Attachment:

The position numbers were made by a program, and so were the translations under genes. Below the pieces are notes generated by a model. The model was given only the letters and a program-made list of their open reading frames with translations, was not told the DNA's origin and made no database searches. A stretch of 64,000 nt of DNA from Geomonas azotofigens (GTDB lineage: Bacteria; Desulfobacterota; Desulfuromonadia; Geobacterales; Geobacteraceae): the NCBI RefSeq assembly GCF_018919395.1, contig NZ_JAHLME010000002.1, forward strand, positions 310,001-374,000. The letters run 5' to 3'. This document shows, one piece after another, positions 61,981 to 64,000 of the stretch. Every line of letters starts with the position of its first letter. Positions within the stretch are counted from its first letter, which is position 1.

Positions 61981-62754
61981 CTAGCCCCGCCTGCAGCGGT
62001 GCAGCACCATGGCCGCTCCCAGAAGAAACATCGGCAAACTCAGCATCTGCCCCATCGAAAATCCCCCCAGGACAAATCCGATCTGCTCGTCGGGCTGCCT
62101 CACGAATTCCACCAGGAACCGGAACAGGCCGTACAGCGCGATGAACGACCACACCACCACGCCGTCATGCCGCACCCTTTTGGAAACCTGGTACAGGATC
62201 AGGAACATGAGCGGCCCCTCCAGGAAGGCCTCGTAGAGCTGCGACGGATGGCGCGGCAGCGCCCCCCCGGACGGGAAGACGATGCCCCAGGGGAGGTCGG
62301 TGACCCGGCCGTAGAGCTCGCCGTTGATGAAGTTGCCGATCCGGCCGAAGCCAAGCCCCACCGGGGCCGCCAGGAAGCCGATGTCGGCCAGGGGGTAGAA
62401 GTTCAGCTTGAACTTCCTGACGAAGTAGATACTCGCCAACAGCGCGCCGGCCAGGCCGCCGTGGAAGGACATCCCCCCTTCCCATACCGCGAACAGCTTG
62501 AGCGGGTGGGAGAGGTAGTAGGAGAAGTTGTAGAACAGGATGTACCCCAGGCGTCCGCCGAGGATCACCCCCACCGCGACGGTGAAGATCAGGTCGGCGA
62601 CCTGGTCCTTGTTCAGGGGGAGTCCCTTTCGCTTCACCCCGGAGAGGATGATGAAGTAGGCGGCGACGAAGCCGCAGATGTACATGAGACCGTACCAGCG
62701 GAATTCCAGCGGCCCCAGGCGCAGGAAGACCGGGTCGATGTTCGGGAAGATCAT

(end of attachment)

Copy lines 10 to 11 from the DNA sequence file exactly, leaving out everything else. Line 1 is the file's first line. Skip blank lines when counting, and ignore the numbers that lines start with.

62601 CCTGGTCCTTGTTCAGGGGGAGTCCCTTTCGCTTCACCCCGGAGAGGATGATGAAGTAGGCGGCGACGAAGCCGCAGATGTACATGAGACCGTACCAGCG
62701 GAATTCCAGCGGCCCCAGGCGCAGGAAGACCGGGTCGATGTTCGGGAAGATCAT